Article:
eporters gathered in Aries, France, on March 1, 1995, to
R celebrate a very special birthday. Jeanne Calment, a woman with the distinction (at the time) of being listed in The Guinness Book of Records as "oldest living human," was turning 120 years old. Although she was able to ride her bicycle daily up until her 100th birthday, after that Jeanne began to feel some physical effects of her many years. Her hearing diminished, and she lost her vision to cataracts. She hadn't been able to walk since breaking her hip in her 115th year. But this "oldest living human" still had a sharp wit. When reporters asked her what type of future she anticipated, she answered, "A very short one."
People over the age of 85 are the largest growing population group in many nations. Medical researchers are finding that many of these "oldest old" people are extraordinarily healthy. The reason—the most common disorders strike before this age, essentially "weeding out" much of the population. Heart disease and cancers tend to occur between the fifties and the eighties, and people who have developed Alzheimer disease or other neurological disorders usually succumb by their eighties.
The lucky "oldest old," researchers suspect, probably inherit combinations of genes that maintain their health as they age and enable them to fight off free radicals, repair DNA adequately, prevent cholesterol buildup in arteries, and resist certain cancers. But the "oldest" old may have more in common than lucky genes. Studies show that they handle stress well; live a moderate lifestyle; exercise regularly; and are well educated. Jeanne Calment explained her longevity: "I took pleasure when I could. I acted clearly and morally and without regret. I'm very lucky." She died in 1997, at age 122.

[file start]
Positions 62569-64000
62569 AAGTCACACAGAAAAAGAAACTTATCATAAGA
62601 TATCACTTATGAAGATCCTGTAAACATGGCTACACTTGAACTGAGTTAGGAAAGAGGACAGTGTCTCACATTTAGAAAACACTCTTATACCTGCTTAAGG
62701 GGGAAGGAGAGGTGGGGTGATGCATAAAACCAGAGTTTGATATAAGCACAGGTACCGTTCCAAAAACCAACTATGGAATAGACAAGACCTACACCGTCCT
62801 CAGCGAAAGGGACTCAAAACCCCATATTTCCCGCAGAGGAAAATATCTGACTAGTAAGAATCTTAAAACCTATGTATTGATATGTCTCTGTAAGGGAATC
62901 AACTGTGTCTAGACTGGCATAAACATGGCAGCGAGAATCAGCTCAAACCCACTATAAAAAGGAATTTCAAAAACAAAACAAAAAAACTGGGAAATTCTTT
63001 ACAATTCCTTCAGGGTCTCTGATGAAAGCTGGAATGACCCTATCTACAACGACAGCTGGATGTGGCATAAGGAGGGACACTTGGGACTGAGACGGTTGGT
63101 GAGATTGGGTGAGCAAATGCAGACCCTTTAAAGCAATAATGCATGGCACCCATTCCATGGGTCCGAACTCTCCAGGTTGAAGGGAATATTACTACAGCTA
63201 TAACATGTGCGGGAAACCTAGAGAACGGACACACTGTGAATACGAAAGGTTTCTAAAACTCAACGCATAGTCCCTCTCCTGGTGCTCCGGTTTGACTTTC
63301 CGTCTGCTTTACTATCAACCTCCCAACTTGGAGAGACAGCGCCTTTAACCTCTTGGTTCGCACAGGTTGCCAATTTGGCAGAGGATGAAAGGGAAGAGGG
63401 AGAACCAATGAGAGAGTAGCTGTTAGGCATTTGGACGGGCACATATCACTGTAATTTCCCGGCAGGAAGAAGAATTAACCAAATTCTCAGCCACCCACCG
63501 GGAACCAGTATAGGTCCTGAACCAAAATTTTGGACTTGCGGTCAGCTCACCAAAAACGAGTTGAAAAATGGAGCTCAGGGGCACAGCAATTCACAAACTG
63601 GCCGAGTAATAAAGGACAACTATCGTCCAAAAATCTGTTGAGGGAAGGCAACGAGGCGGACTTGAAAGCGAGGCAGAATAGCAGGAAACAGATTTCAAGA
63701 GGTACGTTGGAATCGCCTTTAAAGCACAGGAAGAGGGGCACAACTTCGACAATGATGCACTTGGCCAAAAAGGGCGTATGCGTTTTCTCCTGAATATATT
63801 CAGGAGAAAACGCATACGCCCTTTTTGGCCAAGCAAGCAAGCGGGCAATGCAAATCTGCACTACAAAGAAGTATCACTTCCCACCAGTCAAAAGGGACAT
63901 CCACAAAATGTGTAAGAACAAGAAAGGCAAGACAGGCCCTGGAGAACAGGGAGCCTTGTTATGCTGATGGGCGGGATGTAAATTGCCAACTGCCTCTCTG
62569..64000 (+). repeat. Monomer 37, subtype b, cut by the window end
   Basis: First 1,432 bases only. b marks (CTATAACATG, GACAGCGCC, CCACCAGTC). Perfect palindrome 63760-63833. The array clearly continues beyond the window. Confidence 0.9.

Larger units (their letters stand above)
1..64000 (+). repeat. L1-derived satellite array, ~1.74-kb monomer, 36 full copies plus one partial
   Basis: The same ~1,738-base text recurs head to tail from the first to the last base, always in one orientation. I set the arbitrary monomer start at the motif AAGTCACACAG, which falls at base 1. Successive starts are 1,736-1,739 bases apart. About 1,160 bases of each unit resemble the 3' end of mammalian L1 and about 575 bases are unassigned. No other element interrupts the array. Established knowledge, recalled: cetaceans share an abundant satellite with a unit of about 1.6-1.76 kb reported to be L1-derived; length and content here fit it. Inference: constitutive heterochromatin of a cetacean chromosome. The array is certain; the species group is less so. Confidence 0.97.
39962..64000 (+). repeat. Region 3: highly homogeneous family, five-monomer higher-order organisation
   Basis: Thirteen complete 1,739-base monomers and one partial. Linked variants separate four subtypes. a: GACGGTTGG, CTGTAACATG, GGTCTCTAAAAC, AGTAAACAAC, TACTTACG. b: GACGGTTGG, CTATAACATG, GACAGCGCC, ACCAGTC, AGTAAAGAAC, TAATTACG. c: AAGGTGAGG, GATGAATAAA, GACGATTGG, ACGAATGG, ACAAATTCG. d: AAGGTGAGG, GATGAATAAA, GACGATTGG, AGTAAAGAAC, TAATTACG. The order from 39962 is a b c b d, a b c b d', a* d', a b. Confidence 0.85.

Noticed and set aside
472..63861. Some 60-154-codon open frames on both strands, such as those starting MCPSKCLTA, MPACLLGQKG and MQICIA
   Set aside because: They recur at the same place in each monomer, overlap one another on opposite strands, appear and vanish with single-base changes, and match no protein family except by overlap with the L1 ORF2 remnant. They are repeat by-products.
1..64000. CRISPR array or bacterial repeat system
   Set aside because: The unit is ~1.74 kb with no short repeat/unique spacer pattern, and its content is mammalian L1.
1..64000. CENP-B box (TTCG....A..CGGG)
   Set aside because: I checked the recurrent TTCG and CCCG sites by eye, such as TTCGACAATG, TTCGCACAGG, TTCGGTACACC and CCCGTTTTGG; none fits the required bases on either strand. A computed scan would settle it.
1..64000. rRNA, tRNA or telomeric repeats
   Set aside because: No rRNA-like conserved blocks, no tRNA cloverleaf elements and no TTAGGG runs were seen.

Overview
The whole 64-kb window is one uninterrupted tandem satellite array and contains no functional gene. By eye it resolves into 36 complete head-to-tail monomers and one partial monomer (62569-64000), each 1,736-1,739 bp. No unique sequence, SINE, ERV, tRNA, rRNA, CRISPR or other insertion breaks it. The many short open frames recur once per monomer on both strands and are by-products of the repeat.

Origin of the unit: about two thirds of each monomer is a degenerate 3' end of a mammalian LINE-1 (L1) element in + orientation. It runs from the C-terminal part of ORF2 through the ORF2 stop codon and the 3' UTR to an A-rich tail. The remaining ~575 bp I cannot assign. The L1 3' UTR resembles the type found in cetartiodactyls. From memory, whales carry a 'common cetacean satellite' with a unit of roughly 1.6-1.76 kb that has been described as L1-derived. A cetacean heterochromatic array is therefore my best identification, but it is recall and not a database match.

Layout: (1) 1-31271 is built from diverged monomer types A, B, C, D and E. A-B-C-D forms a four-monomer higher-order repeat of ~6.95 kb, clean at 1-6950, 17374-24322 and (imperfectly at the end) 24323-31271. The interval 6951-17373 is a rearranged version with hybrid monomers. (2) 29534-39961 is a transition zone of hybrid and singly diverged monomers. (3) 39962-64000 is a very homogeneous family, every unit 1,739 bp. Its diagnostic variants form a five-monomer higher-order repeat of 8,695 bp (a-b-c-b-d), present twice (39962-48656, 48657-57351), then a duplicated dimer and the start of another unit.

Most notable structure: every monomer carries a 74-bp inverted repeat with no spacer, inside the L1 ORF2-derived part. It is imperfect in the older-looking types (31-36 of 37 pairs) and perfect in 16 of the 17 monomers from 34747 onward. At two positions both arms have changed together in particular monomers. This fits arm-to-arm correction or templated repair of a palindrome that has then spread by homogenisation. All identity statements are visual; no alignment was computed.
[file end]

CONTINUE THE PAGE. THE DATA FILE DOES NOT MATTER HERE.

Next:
Humans grow, develop, and age. Growth is an increase in size. It entails increase in cell numbers as a result of mitosis, followed by enlargement of the newly formed cells and of the body.
Development, which includes growth, is the continuous process by which an individual changes from one life phase to another (fig. 23.1). These life phases include a prenatal period (pre-na'tal pe're-od), which begins with the fertilization of an egg cell and ends at birth, and a postnatal period (post-na'tal pe're-od), which begins at birth and ends with death.
The contrast between a human embryo at 28 days (a) and a six-month-old fetus (b) shows evidence of profound changes in development.
The prenatal period of development usually lasts for thirty-eight weeks from conception and can be divided into a period of cleavage, an embryonic stage, and a fetal stage.
Conception occurs when the genetic packages of sperm and egg merge, forming a zygote (zi'got). Thirty hours later, the zygote undergoes mitosis, giving rise to two new cells (fig. 23.2). These cells, in turn, divide to form four cells, which then divide to form eight cells, and so forth. These divisions take place rapidly with little time for the cells to grow. Thus, with each subsequent division, the resulting cells are smaller and smaller. This distribution of the zygote's cytoplasm into progressively smaller cells is called cleavage (klev'ij), and the cells produced in this way are called blastomeres. The ball of cells that results from these initial cell divisions is also called a cleavage embryo. Clinical Application 23.1 describes how genetic tests are conducted on blastomeres.
A couple expecting a child can estimate the approximate time of conception (fertilization) by adding 14 days to the date of the onset of the last menstrual period. They can predict the time of birth by adding 266 days to the fertilization date. Most babies are born within 10 to 15 days of this calculated time.
Obstetricians estimate the date of conception by scanning the embryo with ultrasound and comparing the crown-to-rump length to known values that are the average for each day of gestation. This approach is inaccurate if an embryo is smaller or larger than usual due to a medical problem.